Basic Facts About Social Security Benefits
What are the different types of social security?
The Social Security Administration has two basic programs. One program is the Retirement, Survivors, Disability Insurance (RSDI) program. This program provides benefits to workers with sufficient work history. The other is the Supplemental Security Insurance (SSI) program. This program provides benefits to aged, blind and disabled individuals.
RSDI: SOCIAL SECURITY RETIREMENT:
This program provides a cash benefit for a retired worker, spouse and minor children. Social Security benefits are based on the worker’s earnings over a lifetime.
The social security retirement age is changing. Early retirement is at age 62. Full retirement is at age 65. If you were born between January 2, 1943 and January 1, 1955 your full retirement age is 66. Early retirement benefit checks are significantly lower. Be sure you know your options before retiring. Check the SSA on-line retirement estimator.
Spouses or divorced surviving spouses
Of retired workers a may collect a benefit check. The check is one-half of the worker’s check. The spouse or divorced surviving spouse must be:
- age 62 or older or caring for a child under the age of 16; and
- not eligible for benefits under their own social security earnings.
- A divorced spouse must have been married to the retired worker over 10 years and not be remarried.
Spouses or divorced surviving spouses
May have been in the paid labor force. They will receive a benefit based on their own record. Their benefits are based on their own record only if their benefit is more than 50% of the retired worker’s benefit.
Some workers receive pensions based on federal, state or local government employment. These workers may not have been covered by social security. Any social security benefit payable to them may be reduced. This is called the government pension offset program. This rule does not apply to persons entitled to social security benefits before 1978. Other rules apply. For more information, contact your union representative or the Social Security Administration.
A widow or divorced widow may continue to collect a benefit check. This check will be in the full amount of the worker’s benefit check. Remarriage will not affect the check if the widow is over age 60. A totally and permanently disabled widow can receive benefits at age 50. A divorced widow must have been married to the deceased worker for 10 years or more and not be remarried.
A disabled divorced spouse may collect a benefit check at age 50 or older. The disabled divorced spouse must be totally and permanently disabled. He or she must have been married to the retired worker for 10 years and not remarried.
RSDI: SOCIAL SECURITY DISABILITY:
This program provides a cash benefit for a disabled worker, spouse and minor children. Social Security benefits are based on an individual’s average lifetime earnings.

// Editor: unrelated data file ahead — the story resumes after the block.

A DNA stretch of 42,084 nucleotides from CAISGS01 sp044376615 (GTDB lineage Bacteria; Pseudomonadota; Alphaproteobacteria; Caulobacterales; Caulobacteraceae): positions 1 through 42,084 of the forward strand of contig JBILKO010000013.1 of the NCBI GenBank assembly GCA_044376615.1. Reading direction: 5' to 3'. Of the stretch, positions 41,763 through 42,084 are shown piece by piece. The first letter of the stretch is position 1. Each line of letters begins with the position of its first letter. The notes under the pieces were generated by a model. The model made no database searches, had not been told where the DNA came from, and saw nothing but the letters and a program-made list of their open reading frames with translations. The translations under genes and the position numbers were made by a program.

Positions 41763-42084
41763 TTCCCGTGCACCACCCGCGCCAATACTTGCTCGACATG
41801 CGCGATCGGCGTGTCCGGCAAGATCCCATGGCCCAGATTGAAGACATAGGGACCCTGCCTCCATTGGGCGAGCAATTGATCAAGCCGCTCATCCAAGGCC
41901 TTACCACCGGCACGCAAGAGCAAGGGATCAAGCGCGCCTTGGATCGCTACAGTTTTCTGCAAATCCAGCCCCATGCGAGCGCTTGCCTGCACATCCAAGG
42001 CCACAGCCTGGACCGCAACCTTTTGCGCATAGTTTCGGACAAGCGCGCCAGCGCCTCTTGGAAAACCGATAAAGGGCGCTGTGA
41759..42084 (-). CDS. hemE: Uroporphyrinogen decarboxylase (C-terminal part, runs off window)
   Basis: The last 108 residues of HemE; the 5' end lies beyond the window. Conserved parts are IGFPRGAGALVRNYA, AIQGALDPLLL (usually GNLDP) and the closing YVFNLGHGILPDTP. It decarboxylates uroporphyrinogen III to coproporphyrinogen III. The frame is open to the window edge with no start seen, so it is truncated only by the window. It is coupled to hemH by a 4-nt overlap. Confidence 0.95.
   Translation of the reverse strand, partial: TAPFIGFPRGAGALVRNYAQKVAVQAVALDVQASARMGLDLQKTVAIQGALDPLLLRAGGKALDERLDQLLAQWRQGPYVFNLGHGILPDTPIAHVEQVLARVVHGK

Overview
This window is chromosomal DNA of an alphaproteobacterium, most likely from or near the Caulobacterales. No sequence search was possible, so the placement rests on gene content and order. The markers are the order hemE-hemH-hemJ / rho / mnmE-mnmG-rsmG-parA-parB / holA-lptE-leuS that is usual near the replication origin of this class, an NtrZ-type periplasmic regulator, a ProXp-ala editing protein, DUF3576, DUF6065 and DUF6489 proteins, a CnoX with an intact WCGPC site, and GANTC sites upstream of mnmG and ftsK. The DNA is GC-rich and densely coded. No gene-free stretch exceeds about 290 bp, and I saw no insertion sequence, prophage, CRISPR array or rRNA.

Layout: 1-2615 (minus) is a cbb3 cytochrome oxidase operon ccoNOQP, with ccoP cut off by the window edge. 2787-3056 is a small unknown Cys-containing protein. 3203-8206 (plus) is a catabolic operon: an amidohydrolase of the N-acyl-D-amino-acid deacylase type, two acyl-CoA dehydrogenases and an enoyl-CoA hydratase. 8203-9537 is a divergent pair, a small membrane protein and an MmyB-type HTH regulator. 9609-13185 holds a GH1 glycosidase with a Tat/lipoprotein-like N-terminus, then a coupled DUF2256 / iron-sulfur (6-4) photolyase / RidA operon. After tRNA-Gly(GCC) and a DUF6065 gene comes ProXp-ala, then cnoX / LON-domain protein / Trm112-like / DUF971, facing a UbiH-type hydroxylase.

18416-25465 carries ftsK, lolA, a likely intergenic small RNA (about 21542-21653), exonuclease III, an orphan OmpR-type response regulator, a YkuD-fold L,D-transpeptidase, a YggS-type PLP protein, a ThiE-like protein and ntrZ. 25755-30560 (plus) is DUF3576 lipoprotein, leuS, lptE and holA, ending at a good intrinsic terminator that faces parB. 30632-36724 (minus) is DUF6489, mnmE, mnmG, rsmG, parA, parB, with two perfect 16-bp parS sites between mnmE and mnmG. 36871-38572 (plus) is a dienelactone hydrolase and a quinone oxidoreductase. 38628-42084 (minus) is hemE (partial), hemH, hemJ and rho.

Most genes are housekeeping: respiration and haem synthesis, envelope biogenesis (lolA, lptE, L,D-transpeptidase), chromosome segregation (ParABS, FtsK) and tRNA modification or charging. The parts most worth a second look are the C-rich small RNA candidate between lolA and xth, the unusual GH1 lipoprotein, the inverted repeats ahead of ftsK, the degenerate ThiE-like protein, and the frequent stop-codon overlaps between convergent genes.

Spouses of disabled workers
May collect a benefit check in the amount of one-half of the worker’s check if caring for a child under the age of 16.
Any unmarried children of the disabled worker may also collect a benefit check up to age 18. Benefits continue to age 19 for full time students.
An unmarried disabled child of an insured worker may receive a benefit check. They must apply before age 22.
Supplemental Security Income (SSI):
The SSI program provides a cash benefit for adults with limited or no work records. The adult may have worked only a short time. Or the worker may not have worked in covered employment. SSI benefits are available to aged, blind and disabled individuals. Household income must be below the poverty level.
Disabled minor children may also be eligible for an SSI check. Their household income must be below the poverty level. A spouse or children of an SSI recipient cannot receive benefits unless they are individually eligible.
In 2012, an adult can receive both an SSI check and either a social security disability or social security retirement benefits. Their monthly benefit must be below $698 per month. The individual must also meet certain asset limits.
Contact your local Social Security Administration office for more information. Call the toll free number below. Check their website at ssa.gov.
1-800-772-1213 is an automated telephone service. It has recorded information. You can conduct some business 24 hours a day. You can speak to a Social Security representative between 7 a.m. and 7 p.m. Monday through Friday. Generally, you’ll have a shorter wait time if you call during the week after Tuesday.
If you are deaf or hard of hearing, call the toll-free TTY number, 1-800-325-0778, between 7 a.m. and 7 p.m. Monday through Friday.
This article is meant to give you general information and not to give you specific legal advice.Prepared by Community Legal Aid Services, Inc. Updated April, 2012. CE-72-F224-CLAS